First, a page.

A lot of VFR pilots talk about punching through holes in the cloud deck and flying on top. This usually raises a few eyebrows, and brings up a few questions. Is this legal? And more importantly, is it safe?
Is it legal?
To answer the first question, yes it is perfectly legal to fly VFR above a cloud layer. In fact VFR over the top has a specific FAA definition under 14 CFR 1.1:
VFR over the top, with respect to the operation of aircraft, means the operation of an aircraft over the top under VFR when it is not being operated on an IFR flight plan.
A lot of pilots prefer to fly cross country on top to avoid low-level turbulence which usually stops above the bases of cumulus clouds. Keep in mind that VFR flight visibility and cloud clearance rules still apply, so you can’t get too close to those clouds.
Is it safe?
This is a difficult question to answer, and it depends on the pilot’s individual experience and decision making skills.
As a VFR pilot, flight on top presents a variety of new hazards. Without reference to ground landmarks, a pilot must maintain a higher level of situational awareness through onboard navigational aids. It’s easy to get lost up there.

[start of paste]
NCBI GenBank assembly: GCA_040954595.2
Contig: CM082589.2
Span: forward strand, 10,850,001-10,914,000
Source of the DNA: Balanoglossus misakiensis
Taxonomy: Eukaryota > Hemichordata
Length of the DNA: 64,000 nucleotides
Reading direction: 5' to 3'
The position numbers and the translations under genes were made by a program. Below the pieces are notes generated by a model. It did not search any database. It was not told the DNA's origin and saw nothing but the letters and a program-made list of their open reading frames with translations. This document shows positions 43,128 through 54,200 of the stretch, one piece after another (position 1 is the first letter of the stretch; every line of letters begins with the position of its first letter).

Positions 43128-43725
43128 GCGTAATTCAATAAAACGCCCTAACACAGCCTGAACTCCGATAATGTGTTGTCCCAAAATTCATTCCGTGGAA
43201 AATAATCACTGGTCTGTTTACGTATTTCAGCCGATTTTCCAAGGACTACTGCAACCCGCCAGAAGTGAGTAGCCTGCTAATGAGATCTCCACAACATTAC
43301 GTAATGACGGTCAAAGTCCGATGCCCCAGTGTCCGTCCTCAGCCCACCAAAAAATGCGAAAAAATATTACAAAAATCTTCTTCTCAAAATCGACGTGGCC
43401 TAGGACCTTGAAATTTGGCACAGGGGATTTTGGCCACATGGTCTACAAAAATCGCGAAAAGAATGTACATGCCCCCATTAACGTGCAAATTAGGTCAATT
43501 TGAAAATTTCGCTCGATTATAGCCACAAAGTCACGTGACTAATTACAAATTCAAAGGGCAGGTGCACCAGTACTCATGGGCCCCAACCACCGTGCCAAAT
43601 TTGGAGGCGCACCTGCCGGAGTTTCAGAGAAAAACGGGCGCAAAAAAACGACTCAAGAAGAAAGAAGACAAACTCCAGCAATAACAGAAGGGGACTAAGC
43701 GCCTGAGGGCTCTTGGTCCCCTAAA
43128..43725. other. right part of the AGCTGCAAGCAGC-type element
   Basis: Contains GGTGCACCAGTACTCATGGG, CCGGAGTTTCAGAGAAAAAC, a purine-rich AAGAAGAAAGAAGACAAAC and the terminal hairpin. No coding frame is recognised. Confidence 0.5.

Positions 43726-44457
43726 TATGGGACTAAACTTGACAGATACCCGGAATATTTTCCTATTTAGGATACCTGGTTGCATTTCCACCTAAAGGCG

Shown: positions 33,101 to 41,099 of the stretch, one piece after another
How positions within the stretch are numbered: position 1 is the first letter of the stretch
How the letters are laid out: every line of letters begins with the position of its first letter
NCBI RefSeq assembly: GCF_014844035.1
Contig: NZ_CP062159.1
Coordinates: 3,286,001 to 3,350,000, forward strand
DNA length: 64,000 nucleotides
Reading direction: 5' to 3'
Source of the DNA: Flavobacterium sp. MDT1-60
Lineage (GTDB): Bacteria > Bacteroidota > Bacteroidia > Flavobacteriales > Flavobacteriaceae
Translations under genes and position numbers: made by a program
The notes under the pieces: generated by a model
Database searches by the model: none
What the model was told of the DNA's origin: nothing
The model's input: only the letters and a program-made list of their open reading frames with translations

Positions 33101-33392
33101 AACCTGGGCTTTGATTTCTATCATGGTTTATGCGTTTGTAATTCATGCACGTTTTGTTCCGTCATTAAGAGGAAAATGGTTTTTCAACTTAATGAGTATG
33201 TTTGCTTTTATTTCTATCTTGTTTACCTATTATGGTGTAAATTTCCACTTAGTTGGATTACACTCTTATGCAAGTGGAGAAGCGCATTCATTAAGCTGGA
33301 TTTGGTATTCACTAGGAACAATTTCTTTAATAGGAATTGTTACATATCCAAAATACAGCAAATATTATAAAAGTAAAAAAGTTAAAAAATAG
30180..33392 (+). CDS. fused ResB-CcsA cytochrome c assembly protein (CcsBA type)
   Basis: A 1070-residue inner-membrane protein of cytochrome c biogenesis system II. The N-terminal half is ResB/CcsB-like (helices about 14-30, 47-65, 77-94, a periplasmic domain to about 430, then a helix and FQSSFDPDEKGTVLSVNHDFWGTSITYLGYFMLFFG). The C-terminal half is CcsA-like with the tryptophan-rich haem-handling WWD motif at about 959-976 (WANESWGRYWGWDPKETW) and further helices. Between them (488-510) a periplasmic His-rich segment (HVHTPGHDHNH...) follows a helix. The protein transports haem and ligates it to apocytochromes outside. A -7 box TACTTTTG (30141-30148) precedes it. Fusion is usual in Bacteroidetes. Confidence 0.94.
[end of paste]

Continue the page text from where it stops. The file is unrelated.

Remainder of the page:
Cloudscapes can be a hazard of their own. VFR pilots are trained to fly the airplane primarily by reference to the horizon. Sloping cloud layers can create false horizons which may lure the pilot into a descending turn. The attitude indicator and heading indicator will be your best bet to notice and rectify the situation.
Perhaps the greatest hazard is that of getting stuck on top. There is no guarantee that the hole you climbed through is going to be there when you want to come back down. Pilots need to monitor the weather and get back down before the broken layer becomes an overcast.
Flying VFR on top is as safe as you can to make it. If you’re new to the game, then might I suggest that you stay below the deck for a while. For those of you going up top, keep your guard up and fly safe!